Peña Adobe

The oldest structure in Solano County, California, Peña Adobe was built in 1842. It is the former home of the Peña family, who were among the first settlers in Solano County, and is listed on the National Register of Historic Places. Other settlers arriving at the same time were the family of Juan Manuel Vaca.

According to the official website, penaadobe.org, “The Peña family included Juan Felipe Peña, his wife Isabella Gonsalves, five sons and one daughter. Having previously lost his wife in 1839, the Vaca family consisted of Juan Manuel Vaca and his eight children. The Vaca and Peña families traveled from the New Mexico region to California following the Old Spanish Trail which terminated at Pueblo de Los Angeles.

“Arriving in southern California after their two month journey on November 15, 1841, they met General Mariano Vallejo, who maintained his headquarters in Sonoma, following Mexico’s independence from Spain. He told them of fertile land in the north called the Laguna Valley, and agreed to grant them a vast amount of this land if they fulfilled the requirement to build homes, plant trees and pasture livestock within one year. The families continued north on the El Camino Real through Santa Barbara to Monterey arriving, in what later became, the Vaca Valley.”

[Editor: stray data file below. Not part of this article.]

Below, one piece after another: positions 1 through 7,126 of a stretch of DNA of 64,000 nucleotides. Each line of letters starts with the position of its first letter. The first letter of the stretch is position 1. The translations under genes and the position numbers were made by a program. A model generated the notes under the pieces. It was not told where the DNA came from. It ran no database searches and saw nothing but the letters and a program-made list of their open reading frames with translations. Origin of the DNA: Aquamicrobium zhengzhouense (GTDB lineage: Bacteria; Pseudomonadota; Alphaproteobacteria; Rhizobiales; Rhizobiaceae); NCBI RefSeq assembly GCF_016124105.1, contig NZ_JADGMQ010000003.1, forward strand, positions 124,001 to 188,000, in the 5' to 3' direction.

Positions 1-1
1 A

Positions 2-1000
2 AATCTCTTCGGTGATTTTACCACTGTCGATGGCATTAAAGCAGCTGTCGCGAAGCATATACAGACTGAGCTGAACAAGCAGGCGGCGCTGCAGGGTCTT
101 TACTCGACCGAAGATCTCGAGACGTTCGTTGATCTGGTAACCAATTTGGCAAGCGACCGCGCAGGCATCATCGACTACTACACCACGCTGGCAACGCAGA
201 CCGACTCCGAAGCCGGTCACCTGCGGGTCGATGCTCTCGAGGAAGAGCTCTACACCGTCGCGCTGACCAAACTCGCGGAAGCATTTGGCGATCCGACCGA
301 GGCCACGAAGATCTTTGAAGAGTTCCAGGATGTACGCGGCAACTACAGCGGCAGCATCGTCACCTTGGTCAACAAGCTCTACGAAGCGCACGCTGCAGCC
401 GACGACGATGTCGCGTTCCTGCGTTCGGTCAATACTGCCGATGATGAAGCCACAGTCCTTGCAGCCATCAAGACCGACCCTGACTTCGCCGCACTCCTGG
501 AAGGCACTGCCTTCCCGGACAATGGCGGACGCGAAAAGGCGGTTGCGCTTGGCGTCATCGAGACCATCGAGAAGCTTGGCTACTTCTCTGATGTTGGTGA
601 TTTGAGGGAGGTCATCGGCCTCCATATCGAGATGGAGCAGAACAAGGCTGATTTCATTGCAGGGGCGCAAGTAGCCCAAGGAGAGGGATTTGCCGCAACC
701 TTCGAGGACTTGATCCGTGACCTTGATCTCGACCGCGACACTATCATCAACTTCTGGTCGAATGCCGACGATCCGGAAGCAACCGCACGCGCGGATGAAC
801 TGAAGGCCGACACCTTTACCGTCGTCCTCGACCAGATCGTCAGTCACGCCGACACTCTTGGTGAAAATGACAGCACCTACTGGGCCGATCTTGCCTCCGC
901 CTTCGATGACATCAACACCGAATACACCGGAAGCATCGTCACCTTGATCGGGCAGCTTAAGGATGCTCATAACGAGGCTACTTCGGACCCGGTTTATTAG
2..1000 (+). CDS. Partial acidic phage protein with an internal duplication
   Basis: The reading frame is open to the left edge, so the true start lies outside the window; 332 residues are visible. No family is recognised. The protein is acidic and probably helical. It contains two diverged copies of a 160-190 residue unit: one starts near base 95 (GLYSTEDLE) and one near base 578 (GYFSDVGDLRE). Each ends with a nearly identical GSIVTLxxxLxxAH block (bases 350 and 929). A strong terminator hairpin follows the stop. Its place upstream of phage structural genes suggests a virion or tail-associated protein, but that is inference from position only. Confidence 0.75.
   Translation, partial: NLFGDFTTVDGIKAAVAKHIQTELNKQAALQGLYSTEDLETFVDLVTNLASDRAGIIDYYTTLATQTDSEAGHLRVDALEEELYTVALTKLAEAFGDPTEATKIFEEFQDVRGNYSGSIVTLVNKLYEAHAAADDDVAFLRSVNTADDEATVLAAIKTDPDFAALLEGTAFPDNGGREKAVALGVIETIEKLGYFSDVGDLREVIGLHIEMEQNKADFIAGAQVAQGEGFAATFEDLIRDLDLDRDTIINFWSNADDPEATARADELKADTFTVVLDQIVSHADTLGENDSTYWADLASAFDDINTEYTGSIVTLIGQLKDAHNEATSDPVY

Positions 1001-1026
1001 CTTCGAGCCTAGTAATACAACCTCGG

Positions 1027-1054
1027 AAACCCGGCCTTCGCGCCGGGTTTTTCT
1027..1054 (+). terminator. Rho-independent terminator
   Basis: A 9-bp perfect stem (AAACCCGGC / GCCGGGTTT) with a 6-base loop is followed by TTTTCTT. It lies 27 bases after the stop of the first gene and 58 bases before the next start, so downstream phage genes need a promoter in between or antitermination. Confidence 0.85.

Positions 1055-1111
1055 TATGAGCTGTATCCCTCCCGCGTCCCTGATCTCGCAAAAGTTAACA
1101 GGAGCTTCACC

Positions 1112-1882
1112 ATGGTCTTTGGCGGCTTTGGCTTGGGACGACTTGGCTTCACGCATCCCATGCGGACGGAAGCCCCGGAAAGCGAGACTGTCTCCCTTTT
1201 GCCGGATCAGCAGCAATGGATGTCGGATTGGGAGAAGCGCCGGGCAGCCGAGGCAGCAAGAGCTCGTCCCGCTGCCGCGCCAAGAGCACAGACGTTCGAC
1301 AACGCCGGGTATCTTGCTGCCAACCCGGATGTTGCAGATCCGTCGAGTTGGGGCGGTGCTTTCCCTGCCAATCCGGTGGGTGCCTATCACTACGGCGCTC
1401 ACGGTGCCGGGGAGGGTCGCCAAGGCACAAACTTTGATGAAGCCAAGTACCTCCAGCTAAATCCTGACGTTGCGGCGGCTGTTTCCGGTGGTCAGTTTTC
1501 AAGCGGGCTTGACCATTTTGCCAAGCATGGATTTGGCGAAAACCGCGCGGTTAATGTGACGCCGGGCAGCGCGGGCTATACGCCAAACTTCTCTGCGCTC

“The Peña Adobe was erected in 1842. The simple adobe with its dirt floors and four windows still has the original hand-hewn redwood timbers which were cut in the hills near Napa. The walls are two feet thick and made of 23”x10”x3” adobe mud bricks. 25 Mission-trained Indians sun dried the adobe bricks and built both Vaca and Peña’s adobes. (The Vaca Adobe was built to the east of the Peña Adobe. It was destroyed by the earthquake of 1892.)

“Juan Felipe Peña died on March 15, 1863. Mrs. Peña lived in the Peña Adobe until her death in 1885 being cared for by her only daughter, Nestora. While all the Vaca land holdings were sold by 1880, Nestora Peña retained her inheritance until eighty years of age, and lived in the Peña Adobe until after the death of her husband in 1900. She later moved to Vacaville where she resided until her death in 1922. Having no children, she deeded her inheritance, consisting of the Adobe and 90 acres, to the two oldest Peña grandchildren, Maria Delores Peña Lyon, and her cousin Vidal Peña. The Adobe remained with their children until 1957, eventually becoming a Vacaville City park in 1965.”

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